The Whirlybird is bigger than us – Christy and Jim, that is.  But, The Whirlybird is us – it is our artistic and cultural expression – it represents us, the 2 artists that created it and continue to make it fly.  It’s a big-ass piece of Folk Art, where folks can maximize fun.  Most our fans know it takes more than vision to keep The Whirlybird generating that joy it represents – it takes a lot of sweat equity.  And, we have to say it – it also takes money.

It took money to pay off the re-purchased building, and now it will take money to maintain the 80 ft. long building and adjacent grounds used by the fans, to pay for utilities, and to sustain a lively calendar of activities.  Besides maintenance, the focus for fund raising will be to have a slush fund which will back up “admissions” and help pay collaborative artists a fair and generous minimum award for their work.  We are hoping to build a fund with enough financial power to supplement admissions and guarantee a minimum $200 per artist for each event.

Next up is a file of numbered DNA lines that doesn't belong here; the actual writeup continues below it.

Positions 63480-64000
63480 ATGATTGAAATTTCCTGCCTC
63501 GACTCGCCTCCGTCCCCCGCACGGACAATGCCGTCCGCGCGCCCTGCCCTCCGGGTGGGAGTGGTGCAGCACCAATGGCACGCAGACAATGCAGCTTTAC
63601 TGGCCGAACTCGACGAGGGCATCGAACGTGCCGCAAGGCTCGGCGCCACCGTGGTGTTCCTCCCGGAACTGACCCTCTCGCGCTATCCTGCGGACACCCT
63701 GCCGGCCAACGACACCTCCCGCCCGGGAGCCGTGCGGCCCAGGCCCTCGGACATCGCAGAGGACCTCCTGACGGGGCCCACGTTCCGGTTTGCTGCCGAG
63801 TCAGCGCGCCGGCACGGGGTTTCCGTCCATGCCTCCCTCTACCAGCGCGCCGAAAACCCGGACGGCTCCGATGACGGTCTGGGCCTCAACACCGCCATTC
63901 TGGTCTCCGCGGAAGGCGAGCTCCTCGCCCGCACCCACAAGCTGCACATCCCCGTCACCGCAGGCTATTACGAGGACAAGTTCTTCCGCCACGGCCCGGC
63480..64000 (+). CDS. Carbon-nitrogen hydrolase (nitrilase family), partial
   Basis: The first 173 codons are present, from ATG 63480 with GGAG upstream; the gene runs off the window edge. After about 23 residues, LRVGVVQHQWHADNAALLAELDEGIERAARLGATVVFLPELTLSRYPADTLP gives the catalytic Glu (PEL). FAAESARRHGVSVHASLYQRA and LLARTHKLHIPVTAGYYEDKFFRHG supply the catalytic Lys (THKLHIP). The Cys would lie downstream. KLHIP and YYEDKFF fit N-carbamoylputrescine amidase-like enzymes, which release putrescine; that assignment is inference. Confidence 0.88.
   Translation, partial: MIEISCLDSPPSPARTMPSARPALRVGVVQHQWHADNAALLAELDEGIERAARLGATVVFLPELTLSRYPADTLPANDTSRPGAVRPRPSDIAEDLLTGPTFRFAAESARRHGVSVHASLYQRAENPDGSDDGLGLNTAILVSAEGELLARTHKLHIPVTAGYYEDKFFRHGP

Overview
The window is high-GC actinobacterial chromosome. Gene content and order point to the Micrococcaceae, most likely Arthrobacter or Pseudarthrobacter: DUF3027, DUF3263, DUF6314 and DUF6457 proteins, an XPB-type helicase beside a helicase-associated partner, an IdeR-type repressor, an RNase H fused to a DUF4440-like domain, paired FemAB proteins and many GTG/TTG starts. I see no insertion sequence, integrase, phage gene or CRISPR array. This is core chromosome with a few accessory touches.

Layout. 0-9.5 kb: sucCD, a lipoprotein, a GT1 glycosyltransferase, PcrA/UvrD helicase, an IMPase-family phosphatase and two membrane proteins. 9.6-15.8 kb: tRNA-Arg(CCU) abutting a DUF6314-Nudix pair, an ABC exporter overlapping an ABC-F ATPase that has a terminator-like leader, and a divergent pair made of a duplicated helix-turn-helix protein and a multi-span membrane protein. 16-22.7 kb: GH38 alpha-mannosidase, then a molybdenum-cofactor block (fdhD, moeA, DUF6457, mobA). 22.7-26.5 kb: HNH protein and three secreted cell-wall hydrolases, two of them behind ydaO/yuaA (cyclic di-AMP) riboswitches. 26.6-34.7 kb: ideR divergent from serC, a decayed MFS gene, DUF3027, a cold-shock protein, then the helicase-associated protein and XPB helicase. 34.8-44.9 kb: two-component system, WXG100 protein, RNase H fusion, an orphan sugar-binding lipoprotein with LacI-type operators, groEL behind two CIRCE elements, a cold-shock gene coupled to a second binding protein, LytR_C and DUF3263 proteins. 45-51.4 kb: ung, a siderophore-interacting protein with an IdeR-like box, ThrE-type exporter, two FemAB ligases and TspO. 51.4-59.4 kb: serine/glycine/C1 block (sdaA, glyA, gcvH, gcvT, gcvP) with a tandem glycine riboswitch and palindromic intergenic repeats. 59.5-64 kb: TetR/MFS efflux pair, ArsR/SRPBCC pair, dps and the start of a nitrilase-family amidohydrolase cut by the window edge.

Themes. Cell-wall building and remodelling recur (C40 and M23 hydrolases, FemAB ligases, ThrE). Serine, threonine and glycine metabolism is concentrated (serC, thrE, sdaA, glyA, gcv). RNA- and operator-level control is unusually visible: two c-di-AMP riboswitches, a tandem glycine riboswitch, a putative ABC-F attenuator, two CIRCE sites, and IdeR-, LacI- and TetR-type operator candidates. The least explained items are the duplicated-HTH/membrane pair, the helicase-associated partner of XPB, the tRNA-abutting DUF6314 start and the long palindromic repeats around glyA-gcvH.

It ain’t hush-hush… it’s a slush-slush fund and we’re proud of it.  Come on let’s build a slush fund for artists – WHAT AN IDEA!

In the beginning we did not charge admissions, but acquiesced when the tip jars only produced embarrassment.  It is time to reach out to friends of The Whirlybird and together build an Artist Fund which will be a shining example for all art & culture lovers.

First Goal Reached – Now, Whirlybird Artist Fund

WE DID IT!  The building and the move have been paid for thanks to the help of The Whirlybird Society and Fanclub (AKA, Friends and Family, Whirlybirders, Whirlybird Nation) – the debt is now free and clear…

We are suspending our tiered membership fund-raising drive, but NEVER FEAR we will honor the EXCLUSIVE “tiered” perks once the events are back in action post-Covid.  Thank you, thank you.  You know who you are and so do we – your names will be at the door on the The Whirlybird Society and Fanclub VIP list.  We continue to dream….

Don’t forget to tell friends who have the inclination and the wherewithal to contribute to the Whirlybird Artist Fund (and, of course, two of your favorite artists).  You can send the link below via email or text by simply copying and pasting:

https://www.paypal.com/donate?hosted_button_id=3KPFSZM8YTYWA

Thank Y’all.